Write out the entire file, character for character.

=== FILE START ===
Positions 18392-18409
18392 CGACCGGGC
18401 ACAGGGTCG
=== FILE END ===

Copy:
Positions 18392-18409
18392 CGACCGGGC
18401 ACAGGGTCG